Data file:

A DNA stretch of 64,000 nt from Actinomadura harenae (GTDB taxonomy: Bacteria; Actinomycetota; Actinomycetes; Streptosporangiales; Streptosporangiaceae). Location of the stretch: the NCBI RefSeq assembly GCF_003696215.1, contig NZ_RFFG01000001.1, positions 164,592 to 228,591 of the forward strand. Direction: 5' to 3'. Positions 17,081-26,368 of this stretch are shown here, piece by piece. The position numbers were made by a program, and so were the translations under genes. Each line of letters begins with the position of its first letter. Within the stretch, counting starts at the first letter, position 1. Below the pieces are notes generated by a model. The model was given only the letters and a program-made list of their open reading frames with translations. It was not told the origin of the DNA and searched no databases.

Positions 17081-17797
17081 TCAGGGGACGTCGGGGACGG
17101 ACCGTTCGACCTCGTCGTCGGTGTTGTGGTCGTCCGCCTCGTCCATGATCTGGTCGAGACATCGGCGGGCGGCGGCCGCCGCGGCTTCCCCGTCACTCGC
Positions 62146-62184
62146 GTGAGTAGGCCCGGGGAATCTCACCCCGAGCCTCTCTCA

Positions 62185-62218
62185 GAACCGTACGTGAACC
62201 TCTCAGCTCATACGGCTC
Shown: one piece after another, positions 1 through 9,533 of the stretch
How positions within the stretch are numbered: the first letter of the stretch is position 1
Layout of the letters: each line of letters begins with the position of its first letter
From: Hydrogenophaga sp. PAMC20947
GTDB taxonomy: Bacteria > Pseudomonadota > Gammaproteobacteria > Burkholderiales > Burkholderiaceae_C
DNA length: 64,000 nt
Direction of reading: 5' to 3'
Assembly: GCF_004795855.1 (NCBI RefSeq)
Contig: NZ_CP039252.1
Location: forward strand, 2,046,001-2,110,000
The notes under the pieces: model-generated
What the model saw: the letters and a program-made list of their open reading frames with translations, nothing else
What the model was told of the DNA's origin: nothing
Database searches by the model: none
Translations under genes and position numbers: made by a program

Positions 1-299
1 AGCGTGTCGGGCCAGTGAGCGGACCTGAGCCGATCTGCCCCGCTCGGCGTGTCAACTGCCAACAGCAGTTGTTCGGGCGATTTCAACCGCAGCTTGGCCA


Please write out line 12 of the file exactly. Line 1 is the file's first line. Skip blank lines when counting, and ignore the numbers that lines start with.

Layout of the letters: each line of letters begins with the position of its first letter